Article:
How many times can people discuss the same companies and concepts? Many times, as long as the narrative and the context is different.
by Eugene Michaels
We are back at talking about data sharing, the US, China, Facebook, and Huawei. All the old subjects in this never-ending friction between countries, security, and corporations.
The latest news is that Facebook made deals with around 60 phone manufacturing companies to develop Facebook-type services for their native operating systems. The arrangements began back in 2007, and some of those companies are Huawei, Lenovo, Oppo, and TCL. Of course, Apple and Amazon, among other major American companies, were on the list, but the media focus is on the Chinese. Because if you share user data with third-parties, they better be local, right?
The Chinese companies, especially Huawei, have come under the most scrutiny from the American intelligence services, which have warned the public against using Huawei phones for posing possible security threats. Therefore, the news about Facebook sharing user data (such as religion, political ideology, relationship status, friend contacts) is only increasing the distrust in both the Chinese-made devices and Facebook.
Facebook made responses about this instance claiming that they cut deals with these phone manufacturers back when app stores did not exist, and each manufacturer had to develop applications individually. For that reason, Facebook shared the information to build the best possible Facebook-type services on the smartphones. Furthermore, Facebook reports that the collected data only remained on the phones and not the company servers. Nonetheless, Facebook did not obtain any explicit consent from their users about the information sharing. This situation is especially concerning, as they made deals back in 2007 and canceled only in the past weeks and days. That is a long time, during which technology and data collection have come a long way.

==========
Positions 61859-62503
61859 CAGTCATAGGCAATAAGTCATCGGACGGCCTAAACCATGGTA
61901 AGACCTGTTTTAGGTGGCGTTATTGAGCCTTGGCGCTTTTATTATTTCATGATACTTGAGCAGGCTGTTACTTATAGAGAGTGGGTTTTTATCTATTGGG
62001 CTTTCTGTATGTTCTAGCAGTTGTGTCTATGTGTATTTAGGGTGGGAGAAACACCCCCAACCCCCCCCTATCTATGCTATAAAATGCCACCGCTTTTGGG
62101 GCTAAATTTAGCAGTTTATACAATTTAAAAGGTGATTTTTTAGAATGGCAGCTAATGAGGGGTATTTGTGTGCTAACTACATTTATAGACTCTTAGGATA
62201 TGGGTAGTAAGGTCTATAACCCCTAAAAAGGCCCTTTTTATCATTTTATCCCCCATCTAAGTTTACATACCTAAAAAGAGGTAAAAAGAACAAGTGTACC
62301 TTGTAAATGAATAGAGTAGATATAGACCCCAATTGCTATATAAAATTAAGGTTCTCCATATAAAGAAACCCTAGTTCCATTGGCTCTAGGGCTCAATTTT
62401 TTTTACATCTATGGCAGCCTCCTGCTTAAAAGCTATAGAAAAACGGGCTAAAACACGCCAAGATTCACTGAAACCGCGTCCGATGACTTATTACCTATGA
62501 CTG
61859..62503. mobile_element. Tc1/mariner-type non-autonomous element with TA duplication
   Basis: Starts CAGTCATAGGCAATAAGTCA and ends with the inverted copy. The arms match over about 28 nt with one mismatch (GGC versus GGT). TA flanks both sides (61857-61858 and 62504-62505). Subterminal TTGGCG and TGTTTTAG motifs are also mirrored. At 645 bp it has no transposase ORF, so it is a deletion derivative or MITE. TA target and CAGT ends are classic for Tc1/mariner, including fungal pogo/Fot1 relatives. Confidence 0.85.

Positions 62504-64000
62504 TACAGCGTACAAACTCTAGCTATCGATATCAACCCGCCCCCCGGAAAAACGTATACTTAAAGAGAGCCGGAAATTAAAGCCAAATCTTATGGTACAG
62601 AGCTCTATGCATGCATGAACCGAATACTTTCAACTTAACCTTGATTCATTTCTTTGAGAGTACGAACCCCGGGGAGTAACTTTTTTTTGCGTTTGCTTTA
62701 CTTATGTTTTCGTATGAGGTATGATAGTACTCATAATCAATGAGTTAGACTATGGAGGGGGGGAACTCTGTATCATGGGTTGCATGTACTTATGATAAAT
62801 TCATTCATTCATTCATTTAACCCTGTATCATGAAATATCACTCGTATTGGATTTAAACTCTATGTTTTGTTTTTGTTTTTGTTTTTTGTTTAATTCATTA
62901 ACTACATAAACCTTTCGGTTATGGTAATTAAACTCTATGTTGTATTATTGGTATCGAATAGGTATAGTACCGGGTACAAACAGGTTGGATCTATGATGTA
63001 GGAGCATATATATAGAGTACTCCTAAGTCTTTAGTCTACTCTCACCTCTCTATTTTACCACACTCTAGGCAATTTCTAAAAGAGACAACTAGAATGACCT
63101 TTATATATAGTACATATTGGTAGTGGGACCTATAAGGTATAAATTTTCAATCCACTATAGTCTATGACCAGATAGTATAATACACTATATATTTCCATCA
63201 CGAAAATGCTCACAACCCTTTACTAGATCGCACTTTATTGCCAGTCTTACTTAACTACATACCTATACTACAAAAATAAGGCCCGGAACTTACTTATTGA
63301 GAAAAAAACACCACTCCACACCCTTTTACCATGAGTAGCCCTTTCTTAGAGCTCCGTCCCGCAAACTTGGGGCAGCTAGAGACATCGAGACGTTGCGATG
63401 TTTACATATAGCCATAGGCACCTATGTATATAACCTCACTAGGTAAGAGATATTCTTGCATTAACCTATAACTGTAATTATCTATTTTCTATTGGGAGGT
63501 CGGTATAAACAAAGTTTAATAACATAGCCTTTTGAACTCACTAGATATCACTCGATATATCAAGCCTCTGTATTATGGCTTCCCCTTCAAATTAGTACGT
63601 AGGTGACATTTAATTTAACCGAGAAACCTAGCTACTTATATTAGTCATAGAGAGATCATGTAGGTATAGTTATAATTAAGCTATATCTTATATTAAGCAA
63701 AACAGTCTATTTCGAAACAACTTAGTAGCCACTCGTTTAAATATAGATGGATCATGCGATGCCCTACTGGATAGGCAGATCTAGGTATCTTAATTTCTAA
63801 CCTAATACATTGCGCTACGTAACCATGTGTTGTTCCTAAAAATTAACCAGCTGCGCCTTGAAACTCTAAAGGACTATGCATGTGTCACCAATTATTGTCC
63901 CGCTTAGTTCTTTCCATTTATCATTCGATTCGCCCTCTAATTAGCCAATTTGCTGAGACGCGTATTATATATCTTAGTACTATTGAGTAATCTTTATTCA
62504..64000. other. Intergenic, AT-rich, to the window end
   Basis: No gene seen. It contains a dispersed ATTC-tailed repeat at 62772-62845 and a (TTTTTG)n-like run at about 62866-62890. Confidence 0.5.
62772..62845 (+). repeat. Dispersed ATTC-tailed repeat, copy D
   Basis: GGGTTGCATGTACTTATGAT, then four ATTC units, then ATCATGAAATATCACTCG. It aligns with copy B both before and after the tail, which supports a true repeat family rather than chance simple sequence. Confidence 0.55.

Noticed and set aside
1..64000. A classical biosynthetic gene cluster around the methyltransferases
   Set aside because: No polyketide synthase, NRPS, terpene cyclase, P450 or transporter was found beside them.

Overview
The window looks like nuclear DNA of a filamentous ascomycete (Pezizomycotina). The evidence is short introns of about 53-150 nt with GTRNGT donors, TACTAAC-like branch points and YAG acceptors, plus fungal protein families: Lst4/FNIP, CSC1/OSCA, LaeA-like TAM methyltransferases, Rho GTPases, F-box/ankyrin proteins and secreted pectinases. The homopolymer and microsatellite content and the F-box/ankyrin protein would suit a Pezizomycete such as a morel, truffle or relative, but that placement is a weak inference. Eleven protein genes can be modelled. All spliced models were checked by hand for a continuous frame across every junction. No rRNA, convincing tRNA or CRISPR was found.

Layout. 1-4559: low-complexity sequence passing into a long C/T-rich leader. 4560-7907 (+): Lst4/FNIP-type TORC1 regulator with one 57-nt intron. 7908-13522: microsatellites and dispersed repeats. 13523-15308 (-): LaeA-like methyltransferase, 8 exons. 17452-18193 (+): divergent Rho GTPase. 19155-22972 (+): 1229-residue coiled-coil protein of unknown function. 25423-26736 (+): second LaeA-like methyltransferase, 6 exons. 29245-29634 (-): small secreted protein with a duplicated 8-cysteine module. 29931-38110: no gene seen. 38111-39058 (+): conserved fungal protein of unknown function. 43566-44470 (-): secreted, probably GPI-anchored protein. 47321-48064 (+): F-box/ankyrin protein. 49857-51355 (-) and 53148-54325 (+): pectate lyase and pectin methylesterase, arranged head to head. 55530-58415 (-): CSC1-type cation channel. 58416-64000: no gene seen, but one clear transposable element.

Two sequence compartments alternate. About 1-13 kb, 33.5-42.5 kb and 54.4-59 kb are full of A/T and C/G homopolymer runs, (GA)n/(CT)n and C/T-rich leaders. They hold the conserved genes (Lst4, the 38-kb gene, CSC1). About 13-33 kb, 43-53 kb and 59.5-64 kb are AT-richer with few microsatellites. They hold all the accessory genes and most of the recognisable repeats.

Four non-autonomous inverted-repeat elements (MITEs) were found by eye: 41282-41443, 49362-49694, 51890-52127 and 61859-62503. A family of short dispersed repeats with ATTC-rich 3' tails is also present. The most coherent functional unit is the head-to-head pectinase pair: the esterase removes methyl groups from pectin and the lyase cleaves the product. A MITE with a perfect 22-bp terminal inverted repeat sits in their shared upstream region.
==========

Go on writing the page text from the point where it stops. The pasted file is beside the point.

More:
Huawei has also commented on the situation, confirming that they never kept any of the user information on their servers. They only wanted to develop an enjoyable and efficient Facebook application on the phones. Therefore, the user data should not have been accessible to the Chinese authorities, with whom Huawei has quite close links, as the CEO Ren Zhengfeng is an ex-People’s Liberation Army officer. For now, we can only take the Huawei’s word as truth.
Many have also questioned the relationship Facebook tries to maintain with China and their tech companies, despite Facebook and many other social media platforms being completely blocked in the Mainland China. Nonetheless, these deals were more intended for allowing Huawei and other phone manufacturers to produce phones and applications that could be used in the US, Europe, and other regions, not only China. Furthermore, some of the data could be used to develop native software that would include Facebook functions, such as messaging or posting photos.
All in all, after reading quite a few articles on the topic, it seems that Facebook had good intentions of helping out the phone manufacturers, but sharing private user data without their consent is never an acceptable option. The main problem is that in such a situation, the users have no other solutions, except for not using these services, or not sharing their information on the social media. Everywhere else, leave the online privacy and security to NordVPN, we shall make sure that your digital communications and data are anonymous and untraceable.
Topic: facebook in China, facebook user data chinese companies,user data in China,VPN services in China